The Duke and Duchess of Cambridge and Prince George are home, but the endless drivel does not look to be ending any time soon. The media seem titillated with the footage of the baby enjoying a trip to the zoo and the Duke and Duchess playing cricket as it seems to normalise them and give us a way of relating to a couple so detached from us.
It was nice to see the royal delegation enjoying themselves, but what purpose does it really serve? We hardly need to stimulate trade with Australia seeing as they are a member of the Commonwealth with a multitude of links to us. Do we need to be reminded every three weeks that there are new, youthful, energetic and somewhat photogenic royals in comparison to the dreary, scandal ridden older royals? The royal wedding and the baby fever certainly made it impossible to escape this blast of patriotism, but it only seems to be distracting from bigger issues.
We have EU elections coming up in May; parties are mobilising to get your vote. We have the rising threat of UKIP’s xenophobic, factionalising rhetoric. There is a continent starving and rife with disease and death. Tensions in the Middle East have hardly lowered, and Syria is looking like a ceaseless Civil War. Domestically people are relying on food banks because of a lack of jobs, living wage and support. It is not right to concentrate so much media attention on one celebrity couple.
…The royal wedding and the baby fever certainly made it impossible to escape this blast of patriotism…
The power of the media spotlight was shown last week when a newspaper attempted to vilify food banks- this backfired and donations have soared. The media is a powerful entity, but it seems content to focus on mindless coverage. The royal family has its place in the UK, but it is not right that in a time where people are struggling to survive day-to-day that so much attention is lavished on so little.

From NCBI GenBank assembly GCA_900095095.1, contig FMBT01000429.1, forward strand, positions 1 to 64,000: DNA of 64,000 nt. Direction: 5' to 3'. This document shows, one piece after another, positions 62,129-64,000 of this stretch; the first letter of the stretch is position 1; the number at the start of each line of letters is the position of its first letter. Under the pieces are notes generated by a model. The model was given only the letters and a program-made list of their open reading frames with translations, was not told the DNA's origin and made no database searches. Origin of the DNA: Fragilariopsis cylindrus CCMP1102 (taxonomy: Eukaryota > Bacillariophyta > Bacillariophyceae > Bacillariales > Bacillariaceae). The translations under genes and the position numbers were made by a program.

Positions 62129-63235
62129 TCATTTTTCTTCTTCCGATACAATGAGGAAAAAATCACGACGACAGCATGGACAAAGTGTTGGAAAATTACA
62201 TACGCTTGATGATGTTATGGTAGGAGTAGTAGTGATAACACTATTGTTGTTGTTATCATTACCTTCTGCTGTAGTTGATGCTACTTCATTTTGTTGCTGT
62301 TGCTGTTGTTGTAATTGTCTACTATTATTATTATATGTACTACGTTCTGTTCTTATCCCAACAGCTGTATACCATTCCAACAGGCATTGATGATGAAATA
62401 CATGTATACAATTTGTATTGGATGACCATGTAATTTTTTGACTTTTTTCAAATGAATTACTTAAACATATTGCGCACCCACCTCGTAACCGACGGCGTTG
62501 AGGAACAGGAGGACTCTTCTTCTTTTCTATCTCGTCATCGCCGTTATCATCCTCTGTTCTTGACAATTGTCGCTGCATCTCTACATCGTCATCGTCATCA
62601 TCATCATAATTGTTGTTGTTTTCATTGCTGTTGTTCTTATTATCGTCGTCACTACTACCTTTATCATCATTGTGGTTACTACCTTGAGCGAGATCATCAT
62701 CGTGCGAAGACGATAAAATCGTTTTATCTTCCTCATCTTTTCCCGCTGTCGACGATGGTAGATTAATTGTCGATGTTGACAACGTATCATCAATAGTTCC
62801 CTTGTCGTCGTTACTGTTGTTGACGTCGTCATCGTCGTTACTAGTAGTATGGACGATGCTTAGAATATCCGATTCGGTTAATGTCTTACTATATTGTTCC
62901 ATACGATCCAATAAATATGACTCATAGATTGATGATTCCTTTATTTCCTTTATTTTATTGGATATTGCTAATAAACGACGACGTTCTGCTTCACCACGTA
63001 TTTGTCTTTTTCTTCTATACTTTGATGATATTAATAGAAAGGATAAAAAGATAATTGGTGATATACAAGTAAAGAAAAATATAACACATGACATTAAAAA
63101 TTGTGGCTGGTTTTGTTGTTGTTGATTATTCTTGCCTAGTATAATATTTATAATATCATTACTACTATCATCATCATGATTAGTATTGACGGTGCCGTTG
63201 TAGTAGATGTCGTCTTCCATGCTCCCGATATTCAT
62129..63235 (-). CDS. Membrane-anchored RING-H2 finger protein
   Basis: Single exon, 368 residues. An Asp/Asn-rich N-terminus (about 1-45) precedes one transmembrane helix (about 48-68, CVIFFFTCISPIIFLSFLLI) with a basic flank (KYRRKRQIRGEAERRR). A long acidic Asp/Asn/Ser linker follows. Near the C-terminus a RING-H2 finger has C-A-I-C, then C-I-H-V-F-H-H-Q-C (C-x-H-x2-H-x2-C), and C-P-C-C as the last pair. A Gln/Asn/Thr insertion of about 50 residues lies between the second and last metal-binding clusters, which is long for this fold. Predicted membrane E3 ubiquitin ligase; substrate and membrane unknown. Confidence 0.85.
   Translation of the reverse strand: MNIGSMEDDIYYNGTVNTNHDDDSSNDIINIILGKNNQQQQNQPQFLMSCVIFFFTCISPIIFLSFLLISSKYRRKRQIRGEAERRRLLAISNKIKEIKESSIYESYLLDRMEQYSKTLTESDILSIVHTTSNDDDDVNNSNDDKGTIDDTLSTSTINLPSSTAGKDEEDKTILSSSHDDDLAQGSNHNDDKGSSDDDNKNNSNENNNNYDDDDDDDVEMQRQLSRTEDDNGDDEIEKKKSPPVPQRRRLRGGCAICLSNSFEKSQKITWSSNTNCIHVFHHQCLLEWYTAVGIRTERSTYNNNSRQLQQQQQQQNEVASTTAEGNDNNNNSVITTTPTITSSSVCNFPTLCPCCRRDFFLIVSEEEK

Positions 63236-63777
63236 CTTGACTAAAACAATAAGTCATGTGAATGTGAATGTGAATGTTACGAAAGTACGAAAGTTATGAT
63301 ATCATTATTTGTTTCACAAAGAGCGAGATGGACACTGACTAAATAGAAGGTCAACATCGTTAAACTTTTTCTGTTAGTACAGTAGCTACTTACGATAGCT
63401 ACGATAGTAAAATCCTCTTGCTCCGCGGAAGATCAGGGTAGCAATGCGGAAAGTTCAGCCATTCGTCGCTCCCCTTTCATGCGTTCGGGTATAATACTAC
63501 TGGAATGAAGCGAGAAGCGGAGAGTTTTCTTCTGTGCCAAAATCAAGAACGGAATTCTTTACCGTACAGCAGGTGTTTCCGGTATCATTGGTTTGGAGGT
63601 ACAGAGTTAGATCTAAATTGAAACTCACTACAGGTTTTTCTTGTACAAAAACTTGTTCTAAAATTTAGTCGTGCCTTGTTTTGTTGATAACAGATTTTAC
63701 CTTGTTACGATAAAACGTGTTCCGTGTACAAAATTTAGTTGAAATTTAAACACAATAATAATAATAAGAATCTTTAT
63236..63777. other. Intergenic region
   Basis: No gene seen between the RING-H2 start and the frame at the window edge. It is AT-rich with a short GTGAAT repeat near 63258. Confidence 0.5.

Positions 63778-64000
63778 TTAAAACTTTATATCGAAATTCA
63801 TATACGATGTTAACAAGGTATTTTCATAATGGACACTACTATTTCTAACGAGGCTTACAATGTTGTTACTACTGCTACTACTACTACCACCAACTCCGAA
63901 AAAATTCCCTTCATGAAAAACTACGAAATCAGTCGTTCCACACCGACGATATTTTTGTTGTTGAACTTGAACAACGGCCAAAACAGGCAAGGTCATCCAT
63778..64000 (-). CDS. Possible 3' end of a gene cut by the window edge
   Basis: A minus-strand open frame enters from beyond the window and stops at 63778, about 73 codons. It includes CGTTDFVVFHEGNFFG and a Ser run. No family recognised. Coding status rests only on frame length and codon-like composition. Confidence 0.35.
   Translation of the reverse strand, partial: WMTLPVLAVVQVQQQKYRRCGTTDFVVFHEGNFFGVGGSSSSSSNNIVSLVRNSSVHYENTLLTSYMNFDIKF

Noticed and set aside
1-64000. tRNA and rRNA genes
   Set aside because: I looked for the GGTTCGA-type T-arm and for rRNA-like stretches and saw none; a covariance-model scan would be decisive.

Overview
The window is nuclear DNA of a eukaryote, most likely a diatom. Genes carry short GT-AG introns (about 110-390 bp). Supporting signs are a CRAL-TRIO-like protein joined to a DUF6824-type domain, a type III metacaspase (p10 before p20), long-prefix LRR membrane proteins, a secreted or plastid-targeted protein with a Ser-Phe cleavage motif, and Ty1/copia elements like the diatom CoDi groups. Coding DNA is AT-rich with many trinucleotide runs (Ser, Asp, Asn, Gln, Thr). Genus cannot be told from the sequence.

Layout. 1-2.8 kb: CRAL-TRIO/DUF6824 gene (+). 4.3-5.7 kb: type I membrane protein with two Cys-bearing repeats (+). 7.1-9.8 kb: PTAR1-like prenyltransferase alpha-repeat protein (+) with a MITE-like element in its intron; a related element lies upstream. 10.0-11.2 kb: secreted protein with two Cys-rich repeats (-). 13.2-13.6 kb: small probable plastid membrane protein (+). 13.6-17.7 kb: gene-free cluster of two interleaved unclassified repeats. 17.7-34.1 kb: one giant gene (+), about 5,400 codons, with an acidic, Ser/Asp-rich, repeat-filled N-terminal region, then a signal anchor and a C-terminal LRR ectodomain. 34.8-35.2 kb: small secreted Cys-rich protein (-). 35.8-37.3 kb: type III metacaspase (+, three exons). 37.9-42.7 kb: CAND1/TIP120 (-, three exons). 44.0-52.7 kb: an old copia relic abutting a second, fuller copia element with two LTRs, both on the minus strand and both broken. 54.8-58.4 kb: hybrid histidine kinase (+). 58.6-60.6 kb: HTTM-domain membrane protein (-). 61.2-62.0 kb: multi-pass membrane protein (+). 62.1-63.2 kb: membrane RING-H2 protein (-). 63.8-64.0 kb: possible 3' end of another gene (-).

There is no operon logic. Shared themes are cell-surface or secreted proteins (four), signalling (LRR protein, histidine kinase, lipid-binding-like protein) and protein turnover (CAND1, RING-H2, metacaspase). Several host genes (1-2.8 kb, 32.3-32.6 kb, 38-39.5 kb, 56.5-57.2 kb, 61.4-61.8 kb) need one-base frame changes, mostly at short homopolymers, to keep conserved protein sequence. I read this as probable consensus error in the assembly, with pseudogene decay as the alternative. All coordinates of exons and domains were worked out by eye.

The royal family do commendable levels of charity work, raising money, publicity or support to a myriad of different organisations. This work seems to be forgotten in the public domain; the media seems to care about what Kate wore to the charity event rather than what that charity stands for. Equally a photo of Prince William and Harry playing football for a children’s charity will raise interest, but not for the charity.
…The media is a powerful entity, but it seems content to focus on mindless coverage…
The royal family are generally good, and they cannot be blamed for the never ending cascade of stories around them, but the agenda setters in news organisations should realise that there is far more to the royal family than the youthful and photogenic distractions from the misery of the day.